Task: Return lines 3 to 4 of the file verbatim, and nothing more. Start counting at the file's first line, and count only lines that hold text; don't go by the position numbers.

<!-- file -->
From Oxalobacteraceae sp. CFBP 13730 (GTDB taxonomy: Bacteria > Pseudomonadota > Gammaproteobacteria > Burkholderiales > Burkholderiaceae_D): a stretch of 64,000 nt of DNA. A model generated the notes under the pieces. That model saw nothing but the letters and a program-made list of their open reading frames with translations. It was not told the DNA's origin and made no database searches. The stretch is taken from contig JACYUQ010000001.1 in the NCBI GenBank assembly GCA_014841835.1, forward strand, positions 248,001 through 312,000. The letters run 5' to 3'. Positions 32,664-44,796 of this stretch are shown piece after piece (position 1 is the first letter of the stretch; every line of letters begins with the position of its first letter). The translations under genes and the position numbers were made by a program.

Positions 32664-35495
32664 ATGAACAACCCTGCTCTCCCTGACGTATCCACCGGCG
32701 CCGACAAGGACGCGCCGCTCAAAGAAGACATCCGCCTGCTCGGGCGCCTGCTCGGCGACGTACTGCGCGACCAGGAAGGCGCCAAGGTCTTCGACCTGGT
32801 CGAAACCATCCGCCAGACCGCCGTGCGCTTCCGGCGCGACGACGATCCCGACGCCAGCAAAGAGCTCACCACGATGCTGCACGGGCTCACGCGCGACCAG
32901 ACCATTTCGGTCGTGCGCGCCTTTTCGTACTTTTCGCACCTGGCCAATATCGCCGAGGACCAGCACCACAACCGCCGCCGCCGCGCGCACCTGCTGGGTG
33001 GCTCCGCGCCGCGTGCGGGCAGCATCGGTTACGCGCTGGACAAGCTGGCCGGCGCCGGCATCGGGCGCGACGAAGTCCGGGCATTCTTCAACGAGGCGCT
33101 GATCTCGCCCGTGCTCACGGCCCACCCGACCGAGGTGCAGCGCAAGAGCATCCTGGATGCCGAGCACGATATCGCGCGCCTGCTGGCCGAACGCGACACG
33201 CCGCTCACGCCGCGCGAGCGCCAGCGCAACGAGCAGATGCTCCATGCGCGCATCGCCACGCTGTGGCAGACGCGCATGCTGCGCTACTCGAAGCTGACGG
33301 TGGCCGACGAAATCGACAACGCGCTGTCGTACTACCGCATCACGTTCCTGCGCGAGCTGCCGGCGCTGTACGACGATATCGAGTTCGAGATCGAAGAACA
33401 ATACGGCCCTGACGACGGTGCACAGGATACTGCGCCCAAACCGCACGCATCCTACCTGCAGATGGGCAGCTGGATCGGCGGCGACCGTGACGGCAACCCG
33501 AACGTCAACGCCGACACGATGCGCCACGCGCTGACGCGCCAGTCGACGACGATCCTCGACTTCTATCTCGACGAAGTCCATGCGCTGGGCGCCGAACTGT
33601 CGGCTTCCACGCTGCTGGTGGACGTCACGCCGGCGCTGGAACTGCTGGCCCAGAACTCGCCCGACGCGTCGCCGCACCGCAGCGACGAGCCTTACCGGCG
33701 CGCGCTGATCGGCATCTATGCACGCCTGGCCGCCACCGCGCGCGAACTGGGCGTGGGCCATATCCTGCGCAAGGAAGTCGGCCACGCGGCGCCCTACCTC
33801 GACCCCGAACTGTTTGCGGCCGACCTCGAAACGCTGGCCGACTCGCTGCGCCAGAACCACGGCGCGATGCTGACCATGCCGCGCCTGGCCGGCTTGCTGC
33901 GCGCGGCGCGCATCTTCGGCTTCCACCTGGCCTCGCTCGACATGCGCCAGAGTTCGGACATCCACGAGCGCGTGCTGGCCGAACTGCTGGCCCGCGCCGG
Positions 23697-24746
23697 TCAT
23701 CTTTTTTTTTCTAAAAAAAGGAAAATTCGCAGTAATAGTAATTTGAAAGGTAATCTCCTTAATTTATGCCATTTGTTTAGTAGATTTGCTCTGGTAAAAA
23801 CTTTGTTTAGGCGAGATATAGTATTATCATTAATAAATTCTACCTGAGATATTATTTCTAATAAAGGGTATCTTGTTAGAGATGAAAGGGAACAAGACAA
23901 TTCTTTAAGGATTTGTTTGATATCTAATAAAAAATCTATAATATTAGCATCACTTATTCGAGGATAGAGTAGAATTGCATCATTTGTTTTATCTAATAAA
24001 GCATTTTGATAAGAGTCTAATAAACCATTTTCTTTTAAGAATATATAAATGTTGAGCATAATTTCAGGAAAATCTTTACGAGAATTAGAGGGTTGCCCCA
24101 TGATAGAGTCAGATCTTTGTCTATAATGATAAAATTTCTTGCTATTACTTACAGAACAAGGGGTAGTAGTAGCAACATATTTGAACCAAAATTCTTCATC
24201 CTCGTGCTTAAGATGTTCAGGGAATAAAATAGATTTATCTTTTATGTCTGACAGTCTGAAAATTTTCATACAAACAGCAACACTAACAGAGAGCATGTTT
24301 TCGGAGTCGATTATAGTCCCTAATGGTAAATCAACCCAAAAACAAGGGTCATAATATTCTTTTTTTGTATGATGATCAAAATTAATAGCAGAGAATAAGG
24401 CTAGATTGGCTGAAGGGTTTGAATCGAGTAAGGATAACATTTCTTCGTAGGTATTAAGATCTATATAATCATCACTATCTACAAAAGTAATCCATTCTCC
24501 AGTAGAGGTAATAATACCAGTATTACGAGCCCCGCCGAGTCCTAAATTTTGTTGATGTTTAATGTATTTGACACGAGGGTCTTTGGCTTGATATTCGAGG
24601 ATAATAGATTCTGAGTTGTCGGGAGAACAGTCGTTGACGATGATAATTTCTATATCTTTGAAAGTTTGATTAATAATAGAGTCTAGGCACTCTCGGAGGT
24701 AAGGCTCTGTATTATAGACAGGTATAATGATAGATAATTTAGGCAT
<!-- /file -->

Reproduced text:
32664 ATGAACAACCCTGCTCTCCCTGACGTATCCACCGGCG
32701 CCGACAAGGACGCGCCGCTCAAAGAAGACATCCGCCTGCTCGGGCGCCTGCTCGGCGACGTACTGCGCGACCAGGAAGGCGCCAAGGTCTTCGACCTGGT